2 tbsp rice vinegar
200g carrots, peeled and cut into fine julienne strips
30g chives, cut into 4cm lengths
4 spring onions, halved lengthways and cut into 4cm lengths
You will need 1 x 1 litre jar with a lid, sterilised
Cut about 10cm deep across the base of the cabbage, then gently split the entire cabbage in half lengthways. Rinse the cabbage and kale under running water, getting in between the leaves.
In a large flat bowl or container, combine the 1.2 litres of water with the 40g table salt.
Sprinkle the 60g of sea salt over each leaf of the halved cabbage, focusing your attention on the thicker root end and working up to the thinner leaf. Put any remaining salt into the salt-water mixture.
Place the cabbage cut side down in the bowl of salted water and mix the kale in around it. Press firmly down on the cabbage and kale to help the leaves soak up the salt water.
It will not be submerged, though. Leave to soak for 2 hours, then turn over and soak for a further 2 hours, until the cabbage leaves are limp and bend easily without breaking. Make sure to time this process so you don’t over-salt the cabbage.
Drain the cabbage and kale and rinse thoroughly under running water at least twice. Taste the leaves: they should be highly salted; however, if it is too strong, keep rinsing until the salt levels are reduced, the drain completely.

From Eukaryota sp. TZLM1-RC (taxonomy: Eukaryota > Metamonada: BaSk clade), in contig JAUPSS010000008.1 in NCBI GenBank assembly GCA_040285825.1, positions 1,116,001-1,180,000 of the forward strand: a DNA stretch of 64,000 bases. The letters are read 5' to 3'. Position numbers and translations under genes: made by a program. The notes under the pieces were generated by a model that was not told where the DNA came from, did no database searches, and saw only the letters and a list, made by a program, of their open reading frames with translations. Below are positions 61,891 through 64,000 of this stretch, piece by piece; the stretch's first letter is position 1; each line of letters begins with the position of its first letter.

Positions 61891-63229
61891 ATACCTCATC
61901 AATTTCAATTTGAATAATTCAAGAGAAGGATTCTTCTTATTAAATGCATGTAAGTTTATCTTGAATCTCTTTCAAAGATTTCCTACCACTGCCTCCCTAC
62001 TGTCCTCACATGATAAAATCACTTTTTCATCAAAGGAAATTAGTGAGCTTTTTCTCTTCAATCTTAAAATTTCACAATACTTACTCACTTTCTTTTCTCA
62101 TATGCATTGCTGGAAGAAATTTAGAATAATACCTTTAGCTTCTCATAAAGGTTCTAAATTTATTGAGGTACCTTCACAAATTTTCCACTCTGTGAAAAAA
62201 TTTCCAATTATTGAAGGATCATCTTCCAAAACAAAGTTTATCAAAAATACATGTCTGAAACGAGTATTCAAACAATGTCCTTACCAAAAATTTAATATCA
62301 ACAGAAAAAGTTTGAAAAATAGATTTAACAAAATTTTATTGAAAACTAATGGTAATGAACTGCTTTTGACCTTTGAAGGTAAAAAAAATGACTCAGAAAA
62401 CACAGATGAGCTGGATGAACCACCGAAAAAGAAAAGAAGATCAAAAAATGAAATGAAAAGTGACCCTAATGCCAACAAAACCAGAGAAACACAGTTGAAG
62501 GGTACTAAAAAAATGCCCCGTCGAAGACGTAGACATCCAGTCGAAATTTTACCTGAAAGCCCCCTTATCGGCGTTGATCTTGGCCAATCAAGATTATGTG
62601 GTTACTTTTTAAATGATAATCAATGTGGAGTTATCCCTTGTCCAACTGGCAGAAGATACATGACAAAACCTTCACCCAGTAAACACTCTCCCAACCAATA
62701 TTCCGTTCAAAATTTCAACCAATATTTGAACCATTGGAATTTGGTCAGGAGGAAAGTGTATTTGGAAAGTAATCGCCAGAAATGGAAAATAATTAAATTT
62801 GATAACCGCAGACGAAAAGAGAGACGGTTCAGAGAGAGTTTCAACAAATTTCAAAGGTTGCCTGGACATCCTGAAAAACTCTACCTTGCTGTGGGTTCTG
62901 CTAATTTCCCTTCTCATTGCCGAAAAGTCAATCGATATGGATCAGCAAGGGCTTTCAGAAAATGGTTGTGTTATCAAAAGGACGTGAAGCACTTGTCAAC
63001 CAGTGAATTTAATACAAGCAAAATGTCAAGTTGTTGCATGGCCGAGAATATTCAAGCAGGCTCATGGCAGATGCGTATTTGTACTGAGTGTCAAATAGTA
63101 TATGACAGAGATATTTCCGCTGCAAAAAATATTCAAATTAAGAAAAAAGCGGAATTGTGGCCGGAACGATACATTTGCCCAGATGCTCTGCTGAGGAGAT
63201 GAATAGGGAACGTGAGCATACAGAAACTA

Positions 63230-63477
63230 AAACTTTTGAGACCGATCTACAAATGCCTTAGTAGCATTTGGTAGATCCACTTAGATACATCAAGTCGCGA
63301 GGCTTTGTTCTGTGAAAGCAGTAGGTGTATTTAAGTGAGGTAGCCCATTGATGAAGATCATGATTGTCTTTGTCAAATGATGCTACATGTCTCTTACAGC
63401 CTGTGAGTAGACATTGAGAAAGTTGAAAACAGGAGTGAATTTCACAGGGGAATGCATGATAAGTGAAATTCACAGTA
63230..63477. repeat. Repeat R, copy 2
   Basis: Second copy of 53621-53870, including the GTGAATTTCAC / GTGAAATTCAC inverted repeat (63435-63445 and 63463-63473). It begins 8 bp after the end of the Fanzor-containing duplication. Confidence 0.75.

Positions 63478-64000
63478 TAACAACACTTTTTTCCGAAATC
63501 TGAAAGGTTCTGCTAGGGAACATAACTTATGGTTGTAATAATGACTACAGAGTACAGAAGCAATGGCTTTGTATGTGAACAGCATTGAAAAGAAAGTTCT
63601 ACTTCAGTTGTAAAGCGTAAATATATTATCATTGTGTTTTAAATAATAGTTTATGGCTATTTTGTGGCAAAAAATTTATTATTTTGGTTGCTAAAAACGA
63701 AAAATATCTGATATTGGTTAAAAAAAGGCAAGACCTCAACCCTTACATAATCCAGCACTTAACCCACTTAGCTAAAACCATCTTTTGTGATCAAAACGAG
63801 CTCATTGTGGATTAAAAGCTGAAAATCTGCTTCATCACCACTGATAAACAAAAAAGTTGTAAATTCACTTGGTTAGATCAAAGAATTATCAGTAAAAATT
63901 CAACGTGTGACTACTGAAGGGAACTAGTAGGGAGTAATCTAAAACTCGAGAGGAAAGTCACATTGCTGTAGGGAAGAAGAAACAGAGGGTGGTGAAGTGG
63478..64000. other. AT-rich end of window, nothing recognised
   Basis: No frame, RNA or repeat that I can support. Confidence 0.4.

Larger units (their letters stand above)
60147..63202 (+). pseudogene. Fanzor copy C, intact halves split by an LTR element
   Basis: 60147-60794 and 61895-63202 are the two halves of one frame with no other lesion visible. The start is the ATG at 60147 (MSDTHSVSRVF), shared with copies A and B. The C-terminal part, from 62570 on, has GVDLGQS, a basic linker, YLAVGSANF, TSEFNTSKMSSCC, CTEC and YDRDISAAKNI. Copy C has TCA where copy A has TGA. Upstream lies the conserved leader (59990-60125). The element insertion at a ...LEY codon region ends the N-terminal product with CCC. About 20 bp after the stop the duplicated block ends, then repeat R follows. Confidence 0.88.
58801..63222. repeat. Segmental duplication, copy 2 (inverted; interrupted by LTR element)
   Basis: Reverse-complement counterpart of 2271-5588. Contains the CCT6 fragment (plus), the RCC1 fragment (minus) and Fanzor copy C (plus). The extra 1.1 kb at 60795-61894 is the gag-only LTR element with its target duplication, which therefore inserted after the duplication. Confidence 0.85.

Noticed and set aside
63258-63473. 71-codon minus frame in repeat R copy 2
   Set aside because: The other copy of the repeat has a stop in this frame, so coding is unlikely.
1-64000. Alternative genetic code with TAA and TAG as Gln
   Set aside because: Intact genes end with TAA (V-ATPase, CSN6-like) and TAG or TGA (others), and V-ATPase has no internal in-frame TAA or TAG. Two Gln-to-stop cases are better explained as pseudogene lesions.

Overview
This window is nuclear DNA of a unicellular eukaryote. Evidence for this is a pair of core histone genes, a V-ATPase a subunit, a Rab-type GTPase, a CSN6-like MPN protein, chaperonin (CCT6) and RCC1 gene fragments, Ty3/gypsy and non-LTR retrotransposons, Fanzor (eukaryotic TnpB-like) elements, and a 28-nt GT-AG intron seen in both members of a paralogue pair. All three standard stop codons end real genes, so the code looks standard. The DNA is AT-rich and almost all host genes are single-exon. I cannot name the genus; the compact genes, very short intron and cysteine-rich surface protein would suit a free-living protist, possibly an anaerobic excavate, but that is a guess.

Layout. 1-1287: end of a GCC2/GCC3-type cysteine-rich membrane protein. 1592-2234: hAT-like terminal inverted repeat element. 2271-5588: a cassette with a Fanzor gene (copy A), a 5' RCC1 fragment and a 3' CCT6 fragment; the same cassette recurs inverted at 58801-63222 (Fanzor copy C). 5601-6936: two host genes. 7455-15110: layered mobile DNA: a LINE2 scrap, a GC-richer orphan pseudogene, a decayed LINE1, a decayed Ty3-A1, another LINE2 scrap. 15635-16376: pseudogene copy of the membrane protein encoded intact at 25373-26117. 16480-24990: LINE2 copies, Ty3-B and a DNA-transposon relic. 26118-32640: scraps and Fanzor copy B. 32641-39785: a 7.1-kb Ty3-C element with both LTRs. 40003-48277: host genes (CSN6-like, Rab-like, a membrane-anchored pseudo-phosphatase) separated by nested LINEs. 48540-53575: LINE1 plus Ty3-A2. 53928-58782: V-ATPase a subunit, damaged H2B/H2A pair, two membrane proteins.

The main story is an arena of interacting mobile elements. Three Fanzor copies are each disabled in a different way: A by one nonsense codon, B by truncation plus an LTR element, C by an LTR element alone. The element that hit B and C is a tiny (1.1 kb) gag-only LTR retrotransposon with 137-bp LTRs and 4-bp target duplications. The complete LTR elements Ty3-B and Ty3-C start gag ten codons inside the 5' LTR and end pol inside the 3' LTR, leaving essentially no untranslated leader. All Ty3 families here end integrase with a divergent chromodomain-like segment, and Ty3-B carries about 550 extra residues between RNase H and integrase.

In the meantime, mix the glutinous rice flour with 2 tablesps of the water, using a fork or whisk to ensure there are no lumps. Once you have a smooth paste, gradually pour the remaining water into the flour mixture.
Put the mixture into a saucepan, bring to the boil for 5 minutes, until thick and gelatinous. Remove from the heat and leave to cool completely.
In a food processor, combine all the paste ingredients and the cooled flour mixture, until you have a smooth paste.
Add this to a bowl, together with the carrots, chives and spring onions, and mix well until thoroughly combined.
Carefully apply this mixture to the drained cabbage, layering the leaves of kale into the cabbage as you go, ensuring every leaf is covered with the mixture.
Use the outer leaf of each to wrap around the cabbage, helping to keep the mixture secure inside.
Put the cabbage into a sterilised jar or other airtight container, press down firmly to remove any air pockets and seal tightly. Keep the jar at room temperature (out of direct sunlight) for 2 days, by which stage it should be beginning to ferment and smell a little sour.